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Archbishop Chaput: Paul VI would not be surprised by the #MeToo movement

Wed, 04/04/2018 - 21:01

Washington D.C., Apr 4, 2018 / 07:01 pm (CNA/EWTN News).- “The #MeToo movement, emotional wreckage, sexual disease and date rape are the realities we’ve inherited from the sexual revolution. Paul VI would not be surprised,” said Archbishop Charles Chaput in a speech Wednesday.

“The Church in Humanae Vitae identified and rejected sexual exploitation of women years before that message entered the cultural mainstream,” said Chaput.

The Archbishop of Philadelphia spoke April 4 on the need to heal the wounds in human sexuality and marriage by embracing God’s vision for love and marriage. He was delivering the opening keynote for a symposium at the Catholic University of America celebrating the 50th anniversary of the publication of Humanae vitae.

The April 4-6 conference gathers scholars from across the US in Washington, D.C., to discuss the encyclical, from the philosophical underpinnings of the Church’s teaching on contraception to pastoral initiatives with natural family planning.

Chaput pointed out how prescient was Blessed Paul VI’s 1968 encyclical on the regulation of birth in its predictions of the societal effects of widespread use of contraception.

Humanae vitae predicted that the pill would contribute to increased objectification of women and conjugal infidelity.

“Turn on the radio or TV and see how this has played out … As late as the 1980s, much of our popular entertainment still showed casual sex as affectionate, healthy and fun, with few if any consequences,” explained Chaput.

“Today’s film and TV dramas are very different. They’re far more wounded and vastly more cynical. Lena Dunham’s cable series ‘Girls,’ and the short story ‘Cat Person’ published by New Yorker magazine and the media uproar it created, are just two of the most obvious examples,” he continued.

The encyclical also accurately predicted and warned that governments would implement birth control as a form of population control (ten years before China introduced its One Child Policy).

Bl. Paul VI expressed concern that contraception would “mislead human beings into thinking they had unlimited dominion over their own bodies, relentlessly turning the human person into the object of his or her own intrusive power,” said Chaput.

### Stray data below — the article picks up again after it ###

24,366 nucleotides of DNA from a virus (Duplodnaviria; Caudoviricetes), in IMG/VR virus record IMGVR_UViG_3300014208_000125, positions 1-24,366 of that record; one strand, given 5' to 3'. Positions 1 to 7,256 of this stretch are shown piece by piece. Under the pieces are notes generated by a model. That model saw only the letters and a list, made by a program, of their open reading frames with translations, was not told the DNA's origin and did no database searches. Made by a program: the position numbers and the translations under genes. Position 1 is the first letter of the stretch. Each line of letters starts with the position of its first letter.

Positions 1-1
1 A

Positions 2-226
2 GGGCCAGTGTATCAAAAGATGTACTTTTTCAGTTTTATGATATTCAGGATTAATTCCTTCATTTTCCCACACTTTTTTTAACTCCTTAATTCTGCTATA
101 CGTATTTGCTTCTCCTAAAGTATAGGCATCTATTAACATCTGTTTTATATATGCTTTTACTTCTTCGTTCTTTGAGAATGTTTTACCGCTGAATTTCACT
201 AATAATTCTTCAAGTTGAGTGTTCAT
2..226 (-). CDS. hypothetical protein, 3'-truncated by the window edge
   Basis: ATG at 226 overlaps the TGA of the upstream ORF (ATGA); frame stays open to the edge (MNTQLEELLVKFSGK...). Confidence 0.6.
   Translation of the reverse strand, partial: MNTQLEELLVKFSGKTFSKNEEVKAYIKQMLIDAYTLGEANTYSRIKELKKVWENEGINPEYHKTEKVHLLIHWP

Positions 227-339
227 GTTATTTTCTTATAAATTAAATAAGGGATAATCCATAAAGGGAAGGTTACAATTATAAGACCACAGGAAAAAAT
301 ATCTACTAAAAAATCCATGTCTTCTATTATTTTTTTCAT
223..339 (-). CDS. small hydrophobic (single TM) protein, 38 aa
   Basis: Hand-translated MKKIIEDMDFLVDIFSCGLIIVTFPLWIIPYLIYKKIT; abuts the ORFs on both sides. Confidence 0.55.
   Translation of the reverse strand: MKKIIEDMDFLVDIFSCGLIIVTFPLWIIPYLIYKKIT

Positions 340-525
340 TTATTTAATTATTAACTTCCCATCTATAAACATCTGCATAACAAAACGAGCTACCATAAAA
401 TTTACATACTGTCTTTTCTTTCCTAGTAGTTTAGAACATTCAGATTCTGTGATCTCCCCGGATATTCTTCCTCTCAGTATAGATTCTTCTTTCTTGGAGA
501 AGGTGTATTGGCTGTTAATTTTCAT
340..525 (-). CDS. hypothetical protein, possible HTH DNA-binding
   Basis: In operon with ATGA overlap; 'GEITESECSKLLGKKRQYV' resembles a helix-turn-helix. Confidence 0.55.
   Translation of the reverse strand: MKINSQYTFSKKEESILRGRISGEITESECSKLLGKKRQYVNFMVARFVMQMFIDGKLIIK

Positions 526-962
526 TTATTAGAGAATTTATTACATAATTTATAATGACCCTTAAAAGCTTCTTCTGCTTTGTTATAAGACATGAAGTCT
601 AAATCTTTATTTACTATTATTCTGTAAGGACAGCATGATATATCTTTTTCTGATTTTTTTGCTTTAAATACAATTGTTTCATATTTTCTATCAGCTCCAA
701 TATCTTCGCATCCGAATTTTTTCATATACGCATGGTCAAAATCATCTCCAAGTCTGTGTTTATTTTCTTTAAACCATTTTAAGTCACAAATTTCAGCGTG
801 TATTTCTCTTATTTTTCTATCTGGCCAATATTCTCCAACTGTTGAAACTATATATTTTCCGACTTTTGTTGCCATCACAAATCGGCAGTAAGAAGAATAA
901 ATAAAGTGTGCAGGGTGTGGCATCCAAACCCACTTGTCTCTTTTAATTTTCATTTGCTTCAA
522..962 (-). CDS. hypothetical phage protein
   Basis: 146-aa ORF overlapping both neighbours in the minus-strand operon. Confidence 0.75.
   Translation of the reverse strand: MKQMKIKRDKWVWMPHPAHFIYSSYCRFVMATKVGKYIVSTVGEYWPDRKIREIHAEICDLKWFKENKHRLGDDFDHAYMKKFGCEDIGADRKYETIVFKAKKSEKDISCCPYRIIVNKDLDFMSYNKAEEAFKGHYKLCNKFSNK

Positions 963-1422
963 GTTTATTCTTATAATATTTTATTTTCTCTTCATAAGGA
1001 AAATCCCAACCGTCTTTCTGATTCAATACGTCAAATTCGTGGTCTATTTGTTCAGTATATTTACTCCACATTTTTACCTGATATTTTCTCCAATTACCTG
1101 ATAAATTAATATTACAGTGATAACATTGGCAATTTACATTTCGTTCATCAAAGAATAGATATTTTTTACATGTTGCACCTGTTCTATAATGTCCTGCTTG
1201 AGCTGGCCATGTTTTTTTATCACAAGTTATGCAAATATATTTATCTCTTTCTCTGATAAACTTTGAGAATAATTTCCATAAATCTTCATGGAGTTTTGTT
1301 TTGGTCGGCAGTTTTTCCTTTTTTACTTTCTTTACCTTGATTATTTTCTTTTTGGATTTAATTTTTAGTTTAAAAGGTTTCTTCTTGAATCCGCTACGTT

“Much of the moral conflict, broken family life, social unraveling, and gender confusion that seems so common today stems – directly or more subtly – from our disordered attitudes toward creation, and our appetite to master, reshape and even deform nature to our wills. We want the freedom to decide what reality is. And we insist on the power to make it so,” he said.

“Each of his [Paul VI’s] warnings has come true, in ways more tragic than he could imagine,” said Chaput.

In the face of the fulfillment of these predictions, “Our mission now, as always, is not to surrender to the world as it is, but to feed and ennoble the deepest yearnings of the world – and thereby to lead it to Jesus Christ, and his true freedom and joy,” affirmed Chaput.

“Men and women fall in love with each other because they see a reflection of God’s beauty and goodness in each other - body, mind, and soul. God is a communion of persons united in a love so fruitful that it overflows into the created world. That world gives glory to God and reflects his attributes, especially that crown of creation, human beings. We’re uniquely created in the image and likeness of God. God has therefore made our love fruitful, like his own, and called us to take part in the creation of new life,” he said.

“Humanae Vitae is remembered for the great ‘no’ that Paul VI uttered, and rightly so. But we often forget that his ‘no’ came only after an even more powerful ‘yes’ to the beauty of marital love,” explained the archbishop.

“Pope Paul begins Humanae Vitae by noting four key elements of married love. Married love is human. It’s an act of the free will by which a man and woman are joined, body and soul, in a communion of life. It’s also total, a gift of one’s whole life and self. It’s also faithful, a gift made exclusively to one person until death. And marriage is finally fruitful, overflowing to new life like the love of the God in whose image we are made,” Chaput continued.